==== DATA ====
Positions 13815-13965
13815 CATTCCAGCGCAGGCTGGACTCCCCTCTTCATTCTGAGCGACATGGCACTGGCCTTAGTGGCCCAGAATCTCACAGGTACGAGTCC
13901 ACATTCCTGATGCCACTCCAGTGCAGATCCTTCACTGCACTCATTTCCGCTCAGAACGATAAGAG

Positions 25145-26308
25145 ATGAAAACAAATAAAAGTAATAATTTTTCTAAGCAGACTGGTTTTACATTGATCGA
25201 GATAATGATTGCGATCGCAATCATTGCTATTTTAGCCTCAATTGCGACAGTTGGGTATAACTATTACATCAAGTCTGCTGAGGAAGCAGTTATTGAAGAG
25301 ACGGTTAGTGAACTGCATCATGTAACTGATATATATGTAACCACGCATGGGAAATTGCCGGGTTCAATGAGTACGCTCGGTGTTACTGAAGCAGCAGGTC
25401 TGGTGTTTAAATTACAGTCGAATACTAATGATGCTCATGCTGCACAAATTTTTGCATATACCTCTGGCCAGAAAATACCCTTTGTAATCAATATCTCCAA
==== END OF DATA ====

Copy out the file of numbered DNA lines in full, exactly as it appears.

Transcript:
Positions 13815-13965
13815 CATTCCAGCGCAGGCTGGACTCCCCTCTTCATTCTGAGCGACATGGCACTGGCCTTAGTGGCCCAGAATCTCACAGGTACGAGTCC
13901 ACATTCCTGATGCCACTCCAGTGCAGATCCTTCACTGCACTCATTTCCGCTCAGAACGATAAGAG

Positions 25145-26308
25145 ATGAAAACAAATAAAAGTAATAATTTTTCTAAGCAGACTGGTTTTACATTGATCGA
25201 GATAATGATTGCGATCGCAATCATTGCTATTTTAGCCTCAATTGCGACAGTTGGGTATAACTATTACATCAAGTCTGCTGAGGAAGCAGTTATTGAAGAG
25301 ACGGTTAGTGAACTGCATCATGTAACTGATATATATGTAACCACGCATGGGAAATTGCCGGGTTCAATGAGTACGCTCGGTGTTACTGAAGCAGCAGGTC
25401 TGGTGTTTAAATTACAGTCGAATACTAATGATGCTCATGCTGCACAAATTTTTGCATATACCTCTGGCCAGAAAATACCCTTTGTAATCAATATCTCCAA